I tried SV stuffed lamb breasts with multiple variations and each time the forcemeat was mealy and mushy by the time the breast meat was tender.  The slow roasted counterparts (seared, slow roasted covered and then uncovered) were much better every time.  Lamb saddle SV had the promised results, but with very little thrill in practice.


    I SV preparations that are cooked through (above 150F) and for which the vacuum helps retain the shape (though it often requires freezing so that the vacuum sealing doesn't deform it), moisture and the cooking liquid is discarded, doesn’t benefit the ingredient or minimal in quantity (galantines, tongues, hams, hearts, confit tuna) but for the rest rely on (and test) my analog senses. That, for me, is what differentiates a cook from a machine. 


    I assume anyone rejecting sous-vide for anti-technology reasons would also reject thermostat-controlled ovens.


    No.  One is a vacuum, the other is a temperature control.  Thermostat control is a very simple mechanism that has existed since the 1600’s. The thermostat isn’t what prevents anyone from being able to gauge, taste, rectify the product during the cooking.  The vacuum bag does.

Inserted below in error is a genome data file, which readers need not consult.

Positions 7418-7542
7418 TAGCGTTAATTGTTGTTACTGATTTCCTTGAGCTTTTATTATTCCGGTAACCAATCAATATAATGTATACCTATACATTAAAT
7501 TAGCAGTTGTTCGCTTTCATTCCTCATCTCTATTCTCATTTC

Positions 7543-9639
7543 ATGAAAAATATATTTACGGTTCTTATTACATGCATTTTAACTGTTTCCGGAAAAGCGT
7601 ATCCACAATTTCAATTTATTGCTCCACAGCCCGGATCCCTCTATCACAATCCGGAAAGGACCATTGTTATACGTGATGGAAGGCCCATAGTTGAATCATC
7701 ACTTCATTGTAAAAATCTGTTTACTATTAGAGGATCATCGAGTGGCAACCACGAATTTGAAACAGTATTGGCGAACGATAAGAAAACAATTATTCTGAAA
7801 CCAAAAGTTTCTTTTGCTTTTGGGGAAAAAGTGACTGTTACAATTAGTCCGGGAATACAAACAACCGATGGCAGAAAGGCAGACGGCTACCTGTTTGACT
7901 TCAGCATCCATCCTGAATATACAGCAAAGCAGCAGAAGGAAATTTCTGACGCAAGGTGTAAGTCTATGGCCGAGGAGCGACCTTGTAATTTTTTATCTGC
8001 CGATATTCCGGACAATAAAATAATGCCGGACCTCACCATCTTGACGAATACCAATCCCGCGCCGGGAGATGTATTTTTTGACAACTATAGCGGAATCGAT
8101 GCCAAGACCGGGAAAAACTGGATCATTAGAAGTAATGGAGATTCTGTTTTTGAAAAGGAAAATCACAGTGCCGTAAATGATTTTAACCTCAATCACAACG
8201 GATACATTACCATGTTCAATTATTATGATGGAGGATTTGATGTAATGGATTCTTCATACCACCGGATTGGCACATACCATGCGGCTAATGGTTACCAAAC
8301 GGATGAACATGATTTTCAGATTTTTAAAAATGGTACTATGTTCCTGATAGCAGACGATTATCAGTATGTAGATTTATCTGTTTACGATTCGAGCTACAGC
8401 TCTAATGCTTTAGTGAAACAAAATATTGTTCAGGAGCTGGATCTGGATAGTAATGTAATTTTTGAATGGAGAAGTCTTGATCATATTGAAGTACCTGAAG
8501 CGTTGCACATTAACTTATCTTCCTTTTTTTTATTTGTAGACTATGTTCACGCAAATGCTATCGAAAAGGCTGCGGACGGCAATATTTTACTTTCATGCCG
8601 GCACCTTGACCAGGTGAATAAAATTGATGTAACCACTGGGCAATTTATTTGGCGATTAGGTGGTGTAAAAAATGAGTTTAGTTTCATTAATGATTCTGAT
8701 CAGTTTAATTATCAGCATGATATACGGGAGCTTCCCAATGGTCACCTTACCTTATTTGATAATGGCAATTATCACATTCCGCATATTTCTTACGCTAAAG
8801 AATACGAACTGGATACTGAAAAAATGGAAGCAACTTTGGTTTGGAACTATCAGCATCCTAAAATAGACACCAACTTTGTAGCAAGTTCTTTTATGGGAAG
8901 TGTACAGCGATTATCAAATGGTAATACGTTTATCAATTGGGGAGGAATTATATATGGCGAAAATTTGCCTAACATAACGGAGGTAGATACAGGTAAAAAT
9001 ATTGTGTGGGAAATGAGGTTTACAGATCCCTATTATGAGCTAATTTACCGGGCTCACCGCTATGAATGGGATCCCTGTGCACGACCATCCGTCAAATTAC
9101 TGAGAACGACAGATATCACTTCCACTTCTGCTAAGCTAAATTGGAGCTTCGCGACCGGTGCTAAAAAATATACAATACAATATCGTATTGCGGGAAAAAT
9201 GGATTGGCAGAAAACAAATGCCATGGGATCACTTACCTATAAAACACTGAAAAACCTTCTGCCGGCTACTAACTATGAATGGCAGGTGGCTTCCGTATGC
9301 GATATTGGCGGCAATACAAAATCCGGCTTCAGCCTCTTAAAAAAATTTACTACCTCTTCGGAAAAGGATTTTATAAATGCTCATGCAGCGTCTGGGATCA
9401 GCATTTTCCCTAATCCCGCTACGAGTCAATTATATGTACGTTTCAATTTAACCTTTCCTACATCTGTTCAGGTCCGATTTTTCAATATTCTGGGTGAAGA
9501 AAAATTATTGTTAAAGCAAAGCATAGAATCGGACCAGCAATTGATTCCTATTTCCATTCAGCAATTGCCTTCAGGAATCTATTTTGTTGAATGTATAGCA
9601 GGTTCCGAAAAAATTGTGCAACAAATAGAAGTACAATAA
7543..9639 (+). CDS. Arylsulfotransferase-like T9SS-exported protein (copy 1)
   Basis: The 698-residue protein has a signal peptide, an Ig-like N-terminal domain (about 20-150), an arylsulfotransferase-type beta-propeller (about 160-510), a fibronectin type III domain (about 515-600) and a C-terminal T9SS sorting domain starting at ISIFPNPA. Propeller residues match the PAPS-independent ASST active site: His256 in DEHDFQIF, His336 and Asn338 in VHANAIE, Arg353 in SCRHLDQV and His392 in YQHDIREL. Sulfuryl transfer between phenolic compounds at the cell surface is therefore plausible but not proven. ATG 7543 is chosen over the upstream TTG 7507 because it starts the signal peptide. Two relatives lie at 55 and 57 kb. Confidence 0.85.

15. Perfect, perfectly...


    Perfection is what one finds in a vending machine, studio album, calculations or automated mass production.  Grilling/cooking with friends conjures pleasing nuances, similar to the crooked lines on hand-blown goblets, live music and heirloom vegetables.  Pasteurizing a burger so that it is safe to eat doesn’t strike me as exciting and brings an almost clinical element to the event, kind of like that unpleasant tingly feeling I get anytime someone puts on rubber gloves to perform and benign task (though I use them exclusively when cutting proteins or messy tasks –keeps the fingernails clean).


    And it’s a hamburger, the great equalizer, humdrum National mascot, America’s backyard contribution to food culture and perpetuator of cheap feedlot beef; not tournedos Rossini.  Though maybe some like to play minigolf with a full set of specialized clubs and a caddie or hire Billy Bean to manage a recreational co-ed softball team. To each their craving and obsession.


    Most important is the provenance of the meat (moisture, fat, dry-age, animal age, animal’s diet, marbling, tenderness, sinew, etc…) ground in clean conditions and the proper forming of the patty sufficiently in advance (a day prior) to let the myoglobin do its thing and allow the ground meat to stick to itself and not fall apart.  After that, a clean hot grill,  basic senses (touch it, feel it, hear it, smell it) and even modest skill will make for a fine, plump, juicy burger eaten with some haste so that it doesn’t lose all its juices.